An ecologically minded Italo engineer finds himself in judicial quicksand after he pulls over his borrowed car to help someone lying in the road, in intriguing, only lightly absurdist drama “The Ideal City.” Thesp Luigi Lo Cascio (“The Best of Youth”) makes a capable helming debut and also stars as the protag, who’s not sure what actually happened that rainy night, but who quickly learns the Italian legal system isn’t interested in uncertainties or even in figuring out the truth. Local auds should respond to a pic that, despite tonal inconsistencies, is engaging and singular enough to merit wider breakout.
Sicilia-born, Siena-based Michele Grassadonia (Lo Cascio) is a talented architect who not only designs buildings, but also creates contraptions he uses in his own home to fulfill his green-thinking goal of living without running water or electricity for a year. He purposefully hasn’t had a car for almost a decade, but when his boss (Massimo Foschi) asks him to take one of his vehicles to pick up a colleague from the countryside for a formal business dinner, he’s too embarrassed to decline.
On the road, with blinding rain pouring down, Michele hits something crossing the street and subsequently rear-ends a parked car. Strangely enough, there’s no trace of whatever it was he first hit, though he leaves a note for the owner of the damaged vehicle before continuing his journey (the rain immediately renders his message illegible).
Things get really complicated when, some miles on, he sees a black, garbage-bag-like shape lying in the road. Michele stops to remove it from the street only to find it’s actually a severely injured man. He immediately calls for an ambulance, and is initially hailed as a hero, especially when it turns out the man is one of Siena’s most important luminaries. But police are suspicious, since Michele’s car obviously hit something, leading to a long road of accusations and interrogations by policemen and judges.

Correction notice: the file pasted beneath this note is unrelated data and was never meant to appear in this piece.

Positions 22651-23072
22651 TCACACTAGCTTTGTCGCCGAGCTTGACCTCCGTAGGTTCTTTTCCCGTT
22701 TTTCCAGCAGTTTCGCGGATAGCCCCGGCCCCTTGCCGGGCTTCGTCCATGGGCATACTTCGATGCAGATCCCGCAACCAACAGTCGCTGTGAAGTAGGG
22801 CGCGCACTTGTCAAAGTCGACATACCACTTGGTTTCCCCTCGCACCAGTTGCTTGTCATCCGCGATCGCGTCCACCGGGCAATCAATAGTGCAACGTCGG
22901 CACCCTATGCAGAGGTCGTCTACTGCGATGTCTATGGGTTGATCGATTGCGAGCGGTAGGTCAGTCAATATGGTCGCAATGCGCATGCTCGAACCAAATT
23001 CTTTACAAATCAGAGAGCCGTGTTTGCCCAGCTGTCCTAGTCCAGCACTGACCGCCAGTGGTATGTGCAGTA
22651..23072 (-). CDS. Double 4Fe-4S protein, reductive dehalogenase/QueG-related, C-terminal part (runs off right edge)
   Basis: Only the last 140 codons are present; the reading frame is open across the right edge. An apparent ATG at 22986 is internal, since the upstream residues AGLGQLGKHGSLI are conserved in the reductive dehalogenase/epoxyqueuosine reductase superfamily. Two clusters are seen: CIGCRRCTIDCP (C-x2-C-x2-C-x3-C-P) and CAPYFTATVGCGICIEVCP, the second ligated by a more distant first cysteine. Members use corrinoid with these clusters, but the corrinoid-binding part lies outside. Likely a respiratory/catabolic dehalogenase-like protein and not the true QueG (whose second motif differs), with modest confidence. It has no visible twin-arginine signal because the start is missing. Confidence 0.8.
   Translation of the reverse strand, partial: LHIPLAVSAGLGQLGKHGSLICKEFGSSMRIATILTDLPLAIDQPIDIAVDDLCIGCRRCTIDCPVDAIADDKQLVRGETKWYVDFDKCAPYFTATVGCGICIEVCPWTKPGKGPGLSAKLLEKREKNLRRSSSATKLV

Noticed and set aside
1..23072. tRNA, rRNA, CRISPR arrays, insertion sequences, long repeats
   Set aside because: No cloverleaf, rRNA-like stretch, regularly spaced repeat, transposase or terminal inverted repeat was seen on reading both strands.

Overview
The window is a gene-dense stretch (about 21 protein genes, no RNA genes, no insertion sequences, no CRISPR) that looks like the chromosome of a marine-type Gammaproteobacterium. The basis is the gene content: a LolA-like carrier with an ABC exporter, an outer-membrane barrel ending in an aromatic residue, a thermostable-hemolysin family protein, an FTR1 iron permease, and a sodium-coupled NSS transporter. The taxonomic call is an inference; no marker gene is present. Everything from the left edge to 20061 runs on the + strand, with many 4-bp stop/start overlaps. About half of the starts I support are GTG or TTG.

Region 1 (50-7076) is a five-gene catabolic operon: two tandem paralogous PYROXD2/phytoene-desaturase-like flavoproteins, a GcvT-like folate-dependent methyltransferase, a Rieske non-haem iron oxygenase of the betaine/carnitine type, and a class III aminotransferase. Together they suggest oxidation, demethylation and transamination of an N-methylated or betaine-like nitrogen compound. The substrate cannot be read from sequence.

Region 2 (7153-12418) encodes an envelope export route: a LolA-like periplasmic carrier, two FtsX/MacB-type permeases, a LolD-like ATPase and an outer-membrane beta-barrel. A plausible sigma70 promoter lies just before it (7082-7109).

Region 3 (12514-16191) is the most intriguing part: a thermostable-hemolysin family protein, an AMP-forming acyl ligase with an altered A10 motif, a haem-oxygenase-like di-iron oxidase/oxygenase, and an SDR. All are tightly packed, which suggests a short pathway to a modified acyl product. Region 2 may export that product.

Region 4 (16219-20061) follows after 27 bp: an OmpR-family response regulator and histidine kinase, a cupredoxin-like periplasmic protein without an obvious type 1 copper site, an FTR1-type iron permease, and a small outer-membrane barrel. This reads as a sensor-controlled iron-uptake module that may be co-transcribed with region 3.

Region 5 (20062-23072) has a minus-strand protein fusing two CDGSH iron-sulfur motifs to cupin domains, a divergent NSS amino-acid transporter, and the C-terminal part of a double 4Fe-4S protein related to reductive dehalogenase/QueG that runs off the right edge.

Though he only wanted to help a man, Michele suddenly finds himself in a situation where there are many uncertainties about the true version of the story — what did he hit if not the man in the road, and why is there no proof of the car he slammed into? — which mean that, in the eyes of the law, his version probably isn’t true.
That things feel Kafkaesque should come as no surprise, since the actor-director has done Kafka onstage, though the film’s key influences are cinematic. Essentially, this is a story of a Hitchcock-style innocent man whose moral rectitude and honesty are his own worst enemies, with Lo Cascio using borrowed genre elements to pimp up his contrasting study of an upright man fighting a diseased system. This works well whenever mystery or thriller elements are introduced, though the film’s attempts at humor (involving the eccentric ways in which Michele tries to save energy) and quasi-romance with an ambassador’s daughter (model Catrinel Marlon) are less successful, betraying the rookie helmer’s inexperience in handling complex tonal shifts.
Ensemble acting, including Lo Cascio’s mother, Aida Burruano, as his character’s mom; and her brother, Luigi Maria Burruano, as the family lawyer; is solid if unexceptional.
Assembly is pro, with the atmospheric, percussion-heavy score, including good of the vibraphone, another plus.